/// <param name="url">String of the URL to thumb nail</param>
        /// <param name="imageFormat">CustomImageFormat enum of the image format to return</param>
        /// <param name="width">Int of the width of the image to be returned</param>
        /// <param name="height">Int of the height of the image to be returned</param>
        /// <returns>Byte array of the thumb nail in the CustomImageFormat specified</returns>
        [WebMethod(Description = @"Generates a portion of a screen shot image of the URL specified with with width and height specified and returns the byte stream of it in the specified format.")]
        public byte[] GenerateWebsiteScreenshot(string url, CustomImageFormat imageFormat, int width, int height)
            //set the private property values to the values passed in
            _url = url;
            _imageFormat = imageFormat;
            _width = width;
            _height = height;

            Thread apartmentThread = new Thread(new ThreadStart(generateScreenShot));

            //set the apartment state to single-threaded apartment

            //block the calling thread so as to wait for the method to complete processing

            //return the private property value that was generated in the apartment state thread
            return _returnedImage;

That was it. My web service method could now run and utilize the web browser object with no problems...

Happy threading!

Tags: , , ,

.Net | Web Services

Calling or using a web service method with parameters as a data source for a report

by Heathesh 21. July 2010 03:11

Using Visual Studio 2008, I came across an interesting problem a couple of developers were having trying to call a web service method with parameters and use it as a data source for a report. I actually found it's quite a finicky thing to do, but is relatively easy.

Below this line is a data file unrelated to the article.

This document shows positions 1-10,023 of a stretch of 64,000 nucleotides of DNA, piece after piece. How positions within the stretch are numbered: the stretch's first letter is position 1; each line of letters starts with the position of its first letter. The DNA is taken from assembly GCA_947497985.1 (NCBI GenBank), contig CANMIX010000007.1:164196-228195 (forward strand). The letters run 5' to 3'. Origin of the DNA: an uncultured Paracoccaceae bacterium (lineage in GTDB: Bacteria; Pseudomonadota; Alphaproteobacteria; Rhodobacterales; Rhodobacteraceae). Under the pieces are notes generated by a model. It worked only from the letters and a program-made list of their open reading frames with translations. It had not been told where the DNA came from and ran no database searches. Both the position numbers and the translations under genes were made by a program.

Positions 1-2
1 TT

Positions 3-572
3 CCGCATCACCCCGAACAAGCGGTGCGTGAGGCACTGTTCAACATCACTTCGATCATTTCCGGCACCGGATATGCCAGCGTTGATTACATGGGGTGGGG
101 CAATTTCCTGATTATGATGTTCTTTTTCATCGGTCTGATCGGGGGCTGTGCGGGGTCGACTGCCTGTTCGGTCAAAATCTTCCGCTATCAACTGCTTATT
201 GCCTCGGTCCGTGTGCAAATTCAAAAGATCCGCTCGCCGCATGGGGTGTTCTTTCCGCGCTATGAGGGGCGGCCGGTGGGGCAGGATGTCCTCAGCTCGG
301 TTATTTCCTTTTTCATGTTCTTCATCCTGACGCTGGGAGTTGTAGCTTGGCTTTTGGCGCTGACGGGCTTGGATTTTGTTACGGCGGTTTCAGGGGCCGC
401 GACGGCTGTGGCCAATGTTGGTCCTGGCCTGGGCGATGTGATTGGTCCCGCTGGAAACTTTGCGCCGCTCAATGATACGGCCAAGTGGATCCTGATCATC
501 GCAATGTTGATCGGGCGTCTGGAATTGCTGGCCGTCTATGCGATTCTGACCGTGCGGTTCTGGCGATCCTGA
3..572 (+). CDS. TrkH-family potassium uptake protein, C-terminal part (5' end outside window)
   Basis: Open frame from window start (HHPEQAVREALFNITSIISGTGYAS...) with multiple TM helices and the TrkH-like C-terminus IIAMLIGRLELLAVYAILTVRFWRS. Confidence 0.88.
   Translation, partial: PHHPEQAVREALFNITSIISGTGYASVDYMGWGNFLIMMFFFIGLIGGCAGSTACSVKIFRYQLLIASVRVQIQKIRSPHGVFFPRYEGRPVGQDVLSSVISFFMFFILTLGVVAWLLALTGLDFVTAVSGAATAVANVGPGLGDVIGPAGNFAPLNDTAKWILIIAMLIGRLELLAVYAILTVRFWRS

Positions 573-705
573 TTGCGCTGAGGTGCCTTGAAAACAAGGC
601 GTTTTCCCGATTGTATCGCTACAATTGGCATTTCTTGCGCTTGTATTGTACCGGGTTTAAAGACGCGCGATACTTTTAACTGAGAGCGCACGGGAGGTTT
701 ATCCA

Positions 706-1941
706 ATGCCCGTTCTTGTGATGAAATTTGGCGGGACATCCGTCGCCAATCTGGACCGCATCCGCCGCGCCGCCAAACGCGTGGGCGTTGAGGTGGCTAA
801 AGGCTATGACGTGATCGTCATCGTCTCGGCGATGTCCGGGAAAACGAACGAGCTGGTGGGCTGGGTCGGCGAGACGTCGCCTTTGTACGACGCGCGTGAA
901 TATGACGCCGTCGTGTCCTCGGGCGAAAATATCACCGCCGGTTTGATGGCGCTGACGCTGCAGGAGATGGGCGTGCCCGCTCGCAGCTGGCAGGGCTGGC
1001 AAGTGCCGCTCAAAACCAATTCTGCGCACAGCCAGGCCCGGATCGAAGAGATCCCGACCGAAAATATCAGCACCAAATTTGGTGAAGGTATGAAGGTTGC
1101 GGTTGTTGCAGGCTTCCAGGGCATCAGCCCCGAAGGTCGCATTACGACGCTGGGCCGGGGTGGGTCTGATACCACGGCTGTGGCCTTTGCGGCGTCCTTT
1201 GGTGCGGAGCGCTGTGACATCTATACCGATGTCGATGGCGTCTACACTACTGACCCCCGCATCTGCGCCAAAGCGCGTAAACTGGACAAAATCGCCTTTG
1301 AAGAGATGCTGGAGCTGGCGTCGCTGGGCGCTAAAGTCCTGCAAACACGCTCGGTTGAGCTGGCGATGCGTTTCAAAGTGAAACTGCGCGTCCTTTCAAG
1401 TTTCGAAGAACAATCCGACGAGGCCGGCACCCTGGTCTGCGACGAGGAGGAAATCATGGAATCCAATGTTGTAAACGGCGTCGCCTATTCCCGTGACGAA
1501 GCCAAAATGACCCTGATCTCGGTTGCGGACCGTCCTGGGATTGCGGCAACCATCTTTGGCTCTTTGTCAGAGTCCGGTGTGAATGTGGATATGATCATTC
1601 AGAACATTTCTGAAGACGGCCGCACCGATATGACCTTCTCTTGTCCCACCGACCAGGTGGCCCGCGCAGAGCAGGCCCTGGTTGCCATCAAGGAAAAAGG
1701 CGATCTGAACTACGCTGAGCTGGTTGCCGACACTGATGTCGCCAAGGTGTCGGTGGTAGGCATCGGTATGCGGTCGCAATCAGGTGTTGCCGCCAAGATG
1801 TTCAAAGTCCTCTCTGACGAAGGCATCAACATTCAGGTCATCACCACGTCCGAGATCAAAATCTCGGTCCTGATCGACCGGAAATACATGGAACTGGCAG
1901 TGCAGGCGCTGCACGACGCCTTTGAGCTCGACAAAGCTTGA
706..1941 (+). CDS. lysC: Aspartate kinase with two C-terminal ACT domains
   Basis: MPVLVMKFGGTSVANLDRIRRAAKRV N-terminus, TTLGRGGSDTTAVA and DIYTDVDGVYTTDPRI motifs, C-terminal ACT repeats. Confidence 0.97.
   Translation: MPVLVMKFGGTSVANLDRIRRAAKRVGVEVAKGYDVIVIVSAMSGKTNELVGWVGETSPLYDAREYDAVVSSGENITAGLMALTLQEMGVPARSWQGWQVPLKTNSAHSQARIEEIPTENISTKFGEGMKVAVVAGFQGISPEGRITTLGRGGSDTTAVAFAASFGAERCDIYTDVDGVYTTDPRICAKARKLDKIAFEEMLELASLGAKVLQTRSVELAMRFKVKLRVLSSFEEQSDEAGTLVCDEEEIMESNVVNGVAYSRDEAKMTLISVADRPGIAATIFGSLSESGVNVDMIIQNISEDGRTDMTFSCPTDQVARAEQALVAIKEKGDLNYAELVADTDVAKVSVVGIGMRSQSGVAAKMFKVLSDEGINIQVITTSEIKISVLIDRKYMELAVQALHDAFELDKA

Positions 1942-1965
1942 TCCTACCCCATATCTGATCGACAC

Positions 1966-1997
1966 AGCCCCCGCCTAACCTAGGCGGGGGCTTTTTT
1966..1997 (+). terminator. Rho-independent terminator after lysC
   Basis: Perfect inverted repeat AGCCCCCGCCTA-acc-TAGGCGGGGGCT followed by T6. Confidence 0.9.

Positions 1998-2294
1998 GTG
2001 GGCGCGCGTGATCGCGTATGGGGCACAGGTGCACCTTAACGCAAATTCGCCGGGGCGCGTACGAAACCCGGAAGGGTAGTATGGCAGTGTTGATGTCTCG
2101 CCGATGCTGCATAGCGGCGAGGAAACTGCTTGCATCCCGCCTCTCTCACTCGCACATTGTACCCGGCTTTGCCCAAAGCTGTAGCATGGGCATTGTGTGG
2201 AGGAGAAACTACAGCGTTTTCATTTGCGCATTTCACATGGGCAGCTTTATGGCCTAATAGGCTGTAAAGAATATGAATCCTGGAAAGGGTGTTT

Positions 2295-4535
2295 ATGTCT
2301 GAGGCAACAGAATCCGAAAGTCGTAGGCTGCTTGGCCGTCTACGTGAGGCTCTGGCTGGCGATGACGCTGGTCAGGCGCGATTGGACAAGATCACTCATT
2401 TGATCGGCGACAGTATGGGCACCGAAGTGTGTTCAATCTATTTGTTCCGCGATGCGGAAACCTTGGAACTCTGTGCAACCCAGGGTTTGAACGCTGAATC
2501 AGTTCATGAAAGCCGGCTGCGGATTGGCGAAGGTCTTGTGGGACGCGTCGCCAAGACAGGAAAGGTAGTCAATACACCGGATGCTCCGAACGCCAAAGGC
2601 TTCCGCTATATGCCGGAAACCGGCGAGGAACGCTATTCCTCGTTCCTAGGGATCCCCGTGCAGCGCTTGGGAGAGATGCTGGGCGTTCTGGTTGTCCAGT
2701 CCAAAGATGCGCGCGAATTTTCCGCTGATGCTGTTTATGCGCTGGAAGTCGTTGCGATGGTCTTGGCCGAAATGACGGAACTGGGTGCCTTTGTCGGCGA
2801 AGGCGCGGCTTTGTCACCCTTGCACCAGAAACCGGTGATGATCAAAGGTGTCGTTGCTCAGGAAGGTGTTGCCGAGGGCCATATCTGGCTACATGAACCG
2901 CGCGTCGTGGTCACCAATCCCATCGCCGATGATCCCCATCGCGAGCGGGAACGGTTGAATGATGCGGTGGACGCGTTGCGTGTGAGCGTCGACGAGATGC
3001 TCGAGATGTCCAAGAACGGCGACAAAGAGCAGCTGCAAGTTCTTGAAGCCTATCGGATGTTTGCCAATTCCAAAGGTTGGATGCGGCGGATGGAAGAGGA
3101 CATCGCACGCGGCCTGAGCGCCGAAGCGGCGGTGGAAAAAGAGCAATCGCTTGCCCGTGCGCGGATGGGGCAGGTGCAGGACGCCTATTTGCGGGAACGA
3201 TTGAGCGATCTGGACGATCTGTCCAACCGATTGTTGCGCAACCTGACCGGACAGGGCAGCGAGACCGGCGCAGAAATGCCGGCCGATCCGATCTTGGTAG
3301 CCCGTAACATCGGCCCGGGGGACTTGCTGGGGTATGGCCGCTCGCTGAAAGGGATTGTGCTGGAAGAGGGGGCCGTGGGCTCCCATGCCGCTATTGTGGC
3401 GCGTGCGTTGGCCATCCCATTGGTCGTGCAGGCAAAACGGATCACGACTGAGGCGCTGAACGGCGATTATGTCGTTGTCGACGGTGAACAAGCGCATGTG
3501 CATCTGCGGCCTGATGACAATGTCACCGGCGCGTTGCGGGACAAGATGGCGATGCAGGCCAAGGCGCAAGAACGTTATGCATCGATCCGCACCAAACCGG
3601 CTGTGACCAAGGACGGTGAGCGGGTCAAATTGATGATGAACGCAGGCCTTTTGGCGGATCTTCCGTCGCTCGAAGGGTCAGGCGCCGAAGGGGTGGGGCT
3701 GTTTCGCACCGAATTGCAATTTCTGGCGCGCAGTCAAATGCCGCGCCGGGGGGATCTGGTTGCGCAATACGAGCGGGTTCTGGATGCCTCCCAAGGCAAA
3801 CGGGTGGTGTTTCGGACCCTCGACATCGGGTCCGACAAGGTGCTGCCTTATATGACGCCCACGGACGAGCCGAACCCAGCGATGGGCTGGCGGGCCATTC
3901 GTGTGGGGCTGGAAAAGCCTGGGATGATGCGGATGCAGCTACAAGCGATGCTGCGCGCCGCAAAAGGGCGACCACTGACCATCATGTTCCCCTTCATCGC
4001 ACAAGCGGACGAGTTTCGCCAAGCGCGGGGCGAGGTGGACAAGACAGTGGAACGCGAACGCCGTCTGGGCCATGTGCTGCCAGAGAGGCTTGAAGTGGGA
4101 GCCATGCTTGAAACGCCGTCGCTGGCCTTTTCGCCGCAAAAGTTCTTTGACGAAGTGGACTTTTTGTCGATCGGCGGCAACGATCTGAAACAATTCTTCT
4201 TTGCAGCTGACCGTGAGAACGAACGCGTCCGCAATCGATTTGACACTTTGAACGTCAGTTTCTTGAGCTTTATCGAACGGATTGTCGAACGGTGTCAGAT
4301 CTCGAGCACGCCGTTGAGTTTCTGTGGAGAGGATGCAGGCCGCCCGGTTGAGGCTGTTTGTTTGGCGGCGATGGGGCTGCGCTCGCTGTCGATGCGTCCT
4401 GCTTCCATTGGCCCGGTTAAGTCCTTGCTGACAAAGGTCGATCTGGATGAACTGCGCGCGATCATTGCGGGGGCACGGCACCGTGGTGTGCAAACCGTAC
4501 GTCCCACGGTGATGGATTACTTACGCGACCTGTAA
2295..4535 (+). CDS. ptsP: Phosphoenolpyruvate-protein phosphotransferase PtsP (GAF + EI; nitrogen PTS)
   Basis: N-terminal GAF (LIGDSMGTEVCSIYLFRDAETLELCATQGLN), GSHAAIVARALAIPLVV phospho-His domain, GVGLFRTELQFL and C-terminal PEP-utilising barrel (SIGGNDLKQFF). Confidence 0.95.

To begin with, I created a web service with a single method as a sample. My web service contained a method called GetPerson which expected a int parameter called id which would return a person object for the specified id.

Next I added a new report to a Visual Studio 2008 reports project I had already setup. Using the Report Wizard I specified the datasource type as XML, and added the URL of the web service as my connection string. You might have to click on "Credentials" and select "Use windows authententication" if you have a problem moving to the next window.

You should be presented with the "Design the Query" window next. Here click on the "Query Builder" button. Copy and paste the following text into your Query Designer:

   <Method Name="GetPerson" Namespace="">
       <Parameter Name="id">
   <ElementPath IgnoreNamespaces="true">*</ElementPath>

Things you have to change.